Happy February! This month, our society celebrates love, relationships, and romance. Our collective understanding of these concepts, however, is often romanticized -- no pun intended. Media and pop culture primarily celebrate one narrow definition of a relationship (heterosexual and cisgendered) and one narrow definition of romance (whirlwind, head-over-heels, and no-questions-asked), to the exclusion of all else. This is damaging to sexual and gender minorities, but it is also damaging to anyone who was, is, or will be involved in a romantic relationship. It diminishes the patience and communication that is required in healthy relationships, whether that relationship lasts for one night or ten years.
So why does it matter? Education and communication are two of the most effective tools in combating sexual assault, preventing STIs, and avoiding unintended pregnancy. Popular culture seems to promote one sultry, prolonged glance across the room as sufficient communication between sexual partners. In reality, informed consent is an ongoing combination of both verbal and physical communication.
Let’s break down “informed consent” into its component parts. In order for consent to be meaningful, both partners must be aware of exactly what they are consenting to (i.e. fully informed). This means discussing sexual histories and/or STI test results. The rates of sexually transmitted infections in Duval County have been increasing, particularly among youth ages 15 to 24, and across the United States, one in two sexually active people will get an STI by the age of 25. Let’s translate that statistic. If both you and your partner are over the age of 25, statistically, one of you will have an STI. So, while discussing sexual histories and your most recent STI test might be an uncomfortable topic, it is essential for achieving meaningful consent.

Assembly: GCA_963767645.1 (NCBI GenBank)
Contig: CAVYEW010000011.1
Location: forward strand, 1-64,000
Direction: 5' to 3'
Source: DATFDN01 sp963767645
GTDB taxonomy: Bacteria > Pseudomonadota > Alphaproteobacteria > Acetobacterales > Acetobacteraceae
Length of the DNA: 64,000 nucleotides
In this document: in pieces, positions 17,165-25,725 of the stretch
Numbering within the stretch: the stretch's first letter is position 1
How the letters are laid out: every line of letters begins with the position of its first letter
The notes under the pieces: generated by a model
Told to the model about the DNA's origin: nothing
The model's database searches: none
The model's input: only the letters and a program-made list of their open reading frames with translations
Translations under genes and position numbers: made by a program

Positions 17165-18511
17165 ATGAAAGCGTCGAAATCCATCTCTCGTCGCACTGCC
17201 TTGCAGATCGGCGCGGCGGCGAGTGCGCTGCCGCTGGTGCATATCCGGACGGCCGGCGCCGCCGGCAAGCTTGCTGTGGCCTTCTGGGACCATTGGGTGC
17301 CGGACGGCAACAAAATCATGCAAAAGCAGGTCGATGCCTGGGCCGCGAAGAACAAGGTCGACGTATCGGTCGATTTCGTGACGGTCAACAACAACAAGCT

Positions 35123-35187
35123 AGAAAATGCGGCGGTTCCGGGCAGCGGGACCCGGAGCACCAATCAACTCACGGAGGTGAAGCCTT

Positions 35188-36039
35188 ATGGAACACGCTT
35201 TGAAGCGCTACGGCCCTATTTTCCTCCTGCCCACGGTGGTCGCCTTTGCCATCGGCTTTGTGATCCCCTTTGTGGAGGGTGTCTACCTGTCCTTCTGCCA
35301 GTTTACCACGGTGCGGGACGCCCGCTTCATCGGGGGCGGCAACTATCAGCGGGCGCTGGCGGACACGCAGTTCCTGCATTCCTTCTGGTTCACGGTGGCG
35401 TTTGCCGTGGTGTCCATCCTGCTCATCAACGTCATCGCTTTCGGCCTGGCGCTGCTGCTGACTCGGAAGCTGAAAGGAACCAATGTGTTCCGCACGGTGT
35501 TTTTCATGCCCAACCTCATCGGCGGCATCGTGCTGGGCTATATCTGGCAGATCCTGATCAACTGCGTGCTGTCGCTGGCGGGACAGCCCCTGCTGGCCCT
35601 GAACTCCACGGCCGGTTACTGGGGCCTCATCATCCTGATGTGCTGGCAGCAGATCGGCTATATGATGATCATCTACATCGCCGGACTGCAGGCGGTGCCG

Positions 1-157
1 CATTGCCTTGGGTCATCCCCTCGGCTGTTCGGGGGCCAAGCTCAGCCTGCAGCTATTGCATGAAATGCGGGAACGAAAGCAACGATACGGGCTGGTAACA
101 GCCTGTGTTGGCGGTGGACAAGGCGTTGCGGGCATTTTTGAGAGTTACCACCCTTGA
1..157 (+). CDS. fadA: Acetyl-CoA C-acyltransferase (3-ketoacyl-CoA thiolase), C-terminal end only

Once both partners are fully informed, each person can meaningfully consent. Consent is a complicated subject so, with that in mind, here are a few key points to keep in mind during this month of romance:
- Consent IS an enthusiastic “YES”.
- Consent IS a one-time, finite agreement, for a single act (i.e. consenting to a kiss does not mean that someone has consented to sex).
- Consent IS sober.
- Consent IS NOT the absence of “NO”.
- Consent IS NOT implied by a person’s clothing or actions (e.g. flirting).
- Consent IS NOT ongoing or indefinite (e.g. consenting to sex once does not mean someone has consented to sex in the future).
- Consent IS NOT given while intoxicated.
Meaningful, informed consent is a significantly more involved process than what we may have previously been exposed to through media or popular culture. However, we all owe each other the patience and communication that consent requires. In this most romantic of months, it is essential that we spread love, kindness, and respect for everyone. Happy February, and a Happy Valentine’s Day, from National Health Corps Florida!
This blog post was written by NHC FL member, Chase McCain.
Chase serves the the FDOH in Duval County as a Health Educator.